Most students will need to use two resources to find the meaning of an unfamiliar Latin word when thet are reading.
1. Whitaker's Words
An obvious problem arises when a student encounters an unfamiliar Latin word. Dictionaries do not contain all forms of Latin words, but only a few necessary grammatical forms. Nouns are listed in their nominative singular form and verbs are listed in their 1st person present form. So, if you come across the the noun ORA, verb FUERANT, or the pronoun MIHI, unless you know your Grammar, and can identify their dictionary form, you're not going to find it.
A good computer tool to help you is Whitaker's Words. You can enter any Latin word, in any form, into the search box and it will provide you with the dictionary forms of the word.
Here, looking up the word ORA, we find a mess. There are three options, and our word is the last of them--so "looking up a word" isn't always easy. Sometimes, you may need to ask for help.
Now, you can see that Whitaker's Words provides not only the basic forms of the word, but also it's grammatical information and a definition. While this may be helpful, I do not recommend you rely on the definitions found in Whitaker's Words. They are very limited. So, check them out, see if they help and, if the meaning still seems fuzzy, go to a real Latin dictionary.
2. Lewis & Short Latin Dictionary
To get a full range of possible meanings for any Latin word, you need to use a Latin dictionary, and I'd recommend using the Lewis & Short Latin Dictionary.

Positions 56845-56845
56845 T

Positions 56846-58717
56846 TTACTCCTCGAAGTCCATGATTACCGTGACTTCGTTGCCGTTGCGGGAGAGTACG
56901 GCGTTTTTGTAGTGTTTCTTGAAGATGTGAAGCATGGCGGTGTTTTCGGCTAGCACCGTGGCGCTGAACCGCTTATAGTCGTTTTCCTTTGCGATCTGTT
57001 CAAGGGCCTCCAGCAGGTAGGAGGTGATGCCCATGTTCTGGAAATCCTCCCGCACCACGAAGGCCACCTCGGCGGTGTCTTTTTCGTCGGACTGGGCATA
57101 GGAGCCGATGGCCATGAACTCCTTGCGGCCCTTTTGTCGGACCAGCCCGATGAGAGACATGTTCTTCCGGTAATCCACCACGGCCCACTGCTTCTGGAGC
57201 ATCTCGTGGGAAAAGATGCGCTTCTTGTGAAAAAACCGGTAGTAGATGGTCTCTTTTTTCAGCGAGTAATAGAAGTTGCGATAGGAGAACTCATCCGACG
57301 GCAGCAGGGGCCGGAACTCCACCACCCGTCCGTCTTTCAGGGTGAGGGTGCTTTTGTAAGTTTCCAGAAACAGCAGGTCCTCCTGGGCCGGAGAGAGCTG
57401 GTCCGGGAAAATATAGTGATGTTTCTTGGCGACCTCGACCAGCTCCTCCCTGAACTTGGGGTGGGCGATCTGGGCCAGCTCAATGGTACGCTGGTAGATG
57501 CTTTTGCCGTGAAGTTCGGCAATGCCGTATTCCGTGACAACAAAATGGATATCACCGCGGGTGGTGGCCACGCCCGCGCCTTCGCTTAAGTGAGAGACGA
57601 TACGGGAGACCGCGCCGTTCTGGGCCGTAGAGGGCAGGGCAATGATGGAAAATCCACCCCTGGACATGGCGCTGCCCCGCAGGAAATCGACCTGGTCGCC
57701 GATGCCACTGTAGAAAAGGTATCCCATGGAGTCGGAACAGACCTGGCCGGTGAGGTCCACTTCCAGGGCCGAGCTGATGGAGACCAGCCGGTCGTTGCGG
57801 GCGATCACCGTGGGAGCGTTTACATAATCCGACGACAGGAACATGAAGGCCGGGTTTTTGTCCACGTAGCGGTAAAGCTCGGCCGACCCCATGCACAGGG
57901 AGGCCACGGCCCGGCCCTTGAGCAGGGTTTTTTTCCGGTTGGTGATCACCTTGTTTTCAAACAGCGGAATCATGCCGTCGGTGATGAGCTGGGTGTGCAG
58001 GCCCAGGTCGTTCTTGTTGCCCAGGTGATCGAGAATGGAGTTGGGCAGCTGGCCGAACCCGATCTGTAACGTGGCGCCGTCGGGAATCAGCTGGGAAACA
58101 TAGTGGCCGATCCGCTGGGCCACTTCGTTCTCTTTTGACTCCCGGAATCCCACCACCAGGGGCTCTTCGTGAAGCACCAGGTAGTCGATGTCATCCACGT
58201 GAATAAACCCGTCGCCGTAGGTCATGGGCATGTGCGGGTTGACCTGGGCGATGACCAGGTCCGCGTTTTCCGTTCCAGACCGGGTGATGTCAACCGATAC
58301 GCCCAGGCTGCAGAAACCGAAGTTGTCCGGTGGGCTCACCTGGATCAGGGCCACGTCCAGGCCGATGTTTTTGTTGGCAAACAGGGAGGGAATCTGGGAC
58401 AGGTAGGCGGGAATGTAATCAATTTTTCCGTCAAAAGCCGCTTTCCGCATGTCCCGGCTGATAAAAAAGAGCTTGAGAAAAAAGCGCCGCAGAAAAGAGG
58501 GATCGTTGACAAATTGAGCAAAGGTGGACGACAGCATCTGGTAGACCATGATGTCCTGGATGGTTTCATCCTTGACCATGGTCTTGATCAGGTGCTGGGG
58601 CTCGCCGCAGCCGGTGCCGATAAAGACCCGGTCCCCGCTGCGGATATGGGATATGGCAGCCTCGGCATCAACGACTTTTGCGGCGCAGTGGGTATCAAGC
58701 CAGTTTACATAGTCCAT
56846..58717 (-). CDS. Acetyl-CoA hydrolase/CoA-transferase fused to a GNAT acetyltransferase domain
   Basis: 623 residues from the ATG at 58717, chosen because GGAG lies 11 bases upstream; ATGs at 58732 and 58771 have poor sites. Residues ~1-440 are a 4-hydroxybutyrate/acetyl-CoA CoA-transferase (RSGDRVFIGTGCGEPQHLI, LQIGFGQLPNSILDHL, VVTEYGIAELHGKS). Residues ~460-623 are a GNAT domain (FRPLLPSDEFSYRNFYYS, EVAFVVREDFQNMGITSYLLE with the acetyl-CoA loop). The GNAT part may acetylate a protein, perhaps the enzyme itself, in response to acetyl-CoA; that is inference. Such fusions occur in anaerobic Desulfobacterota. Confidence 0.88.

What's most valuable about a good dictionary is that, in Latin, words are used in literal and figurative senses and their meanings can be quite broad.
3. Context, Context, Context
Sometimes, you will not know which of all of the possible meanings of a word to use, or you will feel that NONE of the possible meanings seems to fit. When you run into such troubles, use the context of what you're reading to find a meaning that seems to make the most sense. Realize, however, that this IS often the challenge of translation. Don't think your struggles are a sign that something's wrong with you--this is normal.
4. Work on Grammar
When you're in Grammar I, you have to realize that, while you're learning alot, you still have a lot to learn. Grammar II will teach you the rules of Construction, which will shed a lot of light on translation work, and in Grammar III, you'll learn about the figures of speech which help us ot understand the figurative meanings of Latin words.
5. Read, Read, Read
The more Latin you read the more experience you will have with the usage of Latin words. imagine a man from China coming to America and hearing us speak of as we do. How many phrases are impossible for a visitor to understand--and, when it comes to Latin, we're the visitors.
William Michael, Headmaster
Classical Liberal Arts Academy